Paintings, By The Numbers Raises Over $25,000 for Kus-kus-sum
Paintings set up at 40 KNOTS – Bruce Martin
Volunteers seting up paintings – Bruce Martin
Participants waiting to choose their art – Nancy Gothard
“Salish Sea Silvers” $4,750 – Christopher Smith
The event centered around a draw for art – 50 donated paintings priced between $1,300 and $4,000 (click here to view the art). One at a time participants, who had purchased a $500 ticket, were randomly drawn and could choose a piece of art. This meant that the first drawn got first pick out of all 50 pieces and the last drawn got the painting that was left. To keep everyone safe and allow all the participants to enjoy the event it was held in two segments. The event went smoothly although things did start to heat up in the second segment as the art disappeared and people were vying for certain pieces. “The people I talked to all got a piece that was in their top five” reported Treasurer Brian Storey. “ It just goes to show how much great art there was and how different people’s tastes are”.
We would like to thank Ken Kirkby and Nana Cook for their generosity. Their donation of over $100,000 in paintings made this event possible. While Ken and Nana could not attend the event, they sent these words to be shared:
“The idea of giving of oneself and one’s own work was born a long time ago when I was a child in Portugal. My father, a uniquely brilliant and gentle human being, helped rebuild the Portuguese economy after the Second World War. Through his many varied projects and interests he made vast sums of money, almost all of which he gave away each year on New Year’s Eve to those in most need of financial help. One of the many memorable things he taught me was that to live a good and valuable life you simply needed to know three things. One – when you get up in the morning do as you please but hurt no one; two – before you go to bed tonight make sure that you have done more for others than for yourself; and three – half of what you make today give away today. From these simple ideas, when persistently acted upon, will come the end of possessiveness, jealousy, hate and war.”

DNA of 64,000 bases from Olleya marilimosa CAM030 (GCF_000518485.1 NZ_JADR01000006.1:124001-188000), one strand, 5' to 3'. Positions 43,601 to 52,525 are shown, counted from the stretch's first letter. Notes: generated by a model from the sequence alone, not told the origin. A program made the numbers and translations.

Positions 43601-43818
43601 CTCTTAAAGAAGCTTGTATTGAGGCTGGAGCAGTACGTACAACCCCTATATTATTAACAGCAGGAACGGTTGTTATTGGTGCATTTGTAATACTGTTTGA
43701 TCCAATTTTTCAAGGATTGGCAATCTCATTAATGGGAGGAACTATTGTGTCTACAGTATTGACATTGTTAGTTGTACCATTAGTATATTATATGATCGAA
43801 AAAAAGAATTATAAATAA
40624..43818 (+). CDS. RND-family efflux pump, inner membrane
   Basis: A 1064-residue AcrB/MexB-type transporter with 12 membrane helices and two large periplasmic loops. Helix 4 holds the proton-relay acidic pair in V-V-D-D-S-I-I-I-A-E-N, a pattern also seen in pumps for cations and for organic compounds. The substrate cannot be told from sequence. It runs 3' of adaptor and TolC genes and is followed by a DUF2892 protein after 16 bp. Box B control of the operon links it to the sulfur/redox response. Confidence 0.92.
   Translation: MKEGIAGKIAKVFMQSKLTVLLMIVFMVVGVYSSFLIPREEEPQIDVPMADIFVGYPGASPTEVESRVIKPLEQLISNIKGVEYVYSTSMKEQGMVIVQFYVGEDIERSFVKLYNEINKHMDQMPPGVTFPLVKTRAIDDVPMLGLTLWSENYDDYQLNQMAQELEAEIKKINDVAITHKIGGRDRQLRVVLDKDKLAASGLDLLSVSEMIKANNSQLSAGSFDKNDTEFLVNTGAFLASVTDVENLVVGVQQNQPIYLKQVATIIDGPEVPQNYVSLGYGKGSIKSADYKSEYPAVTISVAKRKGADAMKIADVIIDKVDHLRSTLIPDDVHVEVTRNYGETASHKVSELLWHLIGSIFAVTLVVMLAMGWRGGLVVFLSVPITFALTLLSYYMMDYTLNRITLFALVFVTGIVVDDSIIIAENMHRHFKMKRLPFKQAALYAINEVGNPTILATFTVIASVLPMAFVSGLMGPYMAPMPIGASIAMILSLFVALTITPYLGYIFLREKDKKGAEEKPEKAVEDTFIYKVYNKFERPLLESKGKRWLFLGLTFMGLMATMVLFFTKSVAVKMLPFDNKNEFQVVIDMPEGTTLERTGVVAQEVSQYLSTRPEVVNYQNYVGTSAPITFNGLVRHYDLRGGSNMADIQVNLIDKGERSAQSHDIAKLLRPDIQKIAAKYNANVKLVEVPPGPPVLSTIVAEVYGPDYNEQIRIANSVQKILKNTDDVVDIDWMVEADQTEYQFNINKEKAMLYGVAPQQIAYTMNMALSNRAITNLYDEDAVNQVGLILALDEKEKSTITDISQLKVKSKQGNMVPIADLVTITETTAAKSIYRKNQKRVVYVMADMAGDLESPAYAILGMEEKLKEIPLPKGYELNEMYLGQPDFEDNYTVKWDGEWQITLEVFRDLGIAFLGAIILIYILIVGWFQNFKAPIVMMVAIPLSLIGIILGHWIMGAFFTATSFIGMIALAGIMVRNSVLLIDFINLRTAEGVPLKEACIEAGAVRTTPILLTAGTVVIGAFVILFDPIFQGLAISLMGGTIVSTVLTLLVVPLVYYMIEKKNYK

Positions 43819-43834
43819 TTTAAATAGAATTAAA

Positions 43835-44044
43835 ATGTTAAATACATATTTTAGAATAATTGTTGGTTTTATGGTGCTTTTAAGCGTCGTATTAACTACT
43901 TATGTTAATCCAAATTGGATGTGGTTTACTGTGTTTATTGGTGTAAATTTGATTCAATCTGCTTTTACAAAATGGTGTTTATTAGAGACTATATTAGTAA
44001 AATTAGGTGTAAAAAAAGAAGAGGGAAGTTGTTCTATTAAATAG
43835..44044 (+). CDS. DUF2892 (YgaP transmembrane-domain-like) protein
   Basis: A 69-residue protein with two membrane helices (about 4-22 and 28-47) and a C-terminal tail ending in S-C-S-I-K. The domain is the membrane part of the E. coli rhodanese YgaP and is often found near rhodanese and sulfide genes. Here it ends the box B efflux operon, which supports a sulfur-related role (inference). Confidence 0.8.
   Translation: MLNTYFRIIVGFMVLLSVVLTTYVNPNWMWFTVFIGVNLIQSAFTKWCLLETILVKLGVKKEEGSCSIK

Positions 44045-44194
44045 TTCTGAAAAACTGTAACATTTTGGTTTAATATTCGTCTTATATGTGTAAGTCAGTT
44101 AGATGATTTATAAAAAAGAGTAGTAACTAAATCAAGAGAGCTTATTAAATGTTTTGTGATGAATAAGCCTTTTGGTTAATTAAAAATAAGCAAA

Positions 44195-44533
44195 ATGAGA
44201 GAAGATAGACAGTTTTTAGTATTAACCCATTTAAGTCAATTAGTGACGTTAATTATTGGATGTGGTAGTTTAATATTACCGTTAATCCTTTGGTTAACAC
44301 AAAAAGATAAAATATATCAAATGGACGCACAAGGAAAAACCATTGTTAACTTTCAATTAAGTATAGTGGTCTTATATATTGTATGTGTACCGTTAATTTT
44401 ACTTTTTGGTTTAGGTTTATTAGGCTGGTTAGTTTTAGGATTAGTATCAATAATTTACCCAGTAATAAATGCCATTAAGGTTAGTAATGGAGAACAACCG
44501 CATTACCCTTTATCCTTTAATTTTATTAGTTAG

Ken and Nana’s contribution not only raised $26,000, it has helped leverage other funds as well.
In addition to the paintings, Christopher Smith, a glass artist from Nanoose Bay, displayed a glass sculpture of two chum salmon at the event. Christopher is donating 100% of the proceeds from this sculpture, which retails at $4,750, to Kus-kus-sum and 50% on two other pieces (read more…).
We would like to thank all the participants for their time and patience as we adjusted to the ever changing situation due to COVID-19. We would also like to extend a heartfelt thank you to all the volunteers who helped make this happen as well as our event sponsor Odlum Brown, our venue sponsor 40 KNOTS Winery, Easy Street, Pod Creative and Bryan Walwork. In addition to sponsoring the event, team members of Odlum Brown invited their clients and participated by purchasing tickets to the event.
If you feel like you missed out, don’t worry, we are hoping to do this again in a year or two. To receive notifications about an upcoming Paintings, By The Number event send an email to email@example.com.
Project Watershed held a community forum via Zoom to explain the restoration process that we are embarking on at Kus-kus-sum beginning June 21st, 2021. This is recording of that Zoom meeting.
Summer is almost here and Project Watershed is gearing up for another round of surf smelt sampling on beaches around the Comox Valley.
Project Watershed’s very own Bill Heidrick received the Paul Harris Fellow Award from Rotary Club of Courtenay on June 1, 2021.
We are excited to announce that we are starting restoration works at Kus-kus-sum site June 21th, 2021.
Project Watershed’s Estuary Working Group has chosen the Cumberland Community Forest Society as the 2020 Keeping It Living Award recipients.
This restoration built up a new marsh platform to replace lost, historic tidal marsh. The newly build platform is then planted, all to help support wildlife and coastal resiliency in our thriving estuary.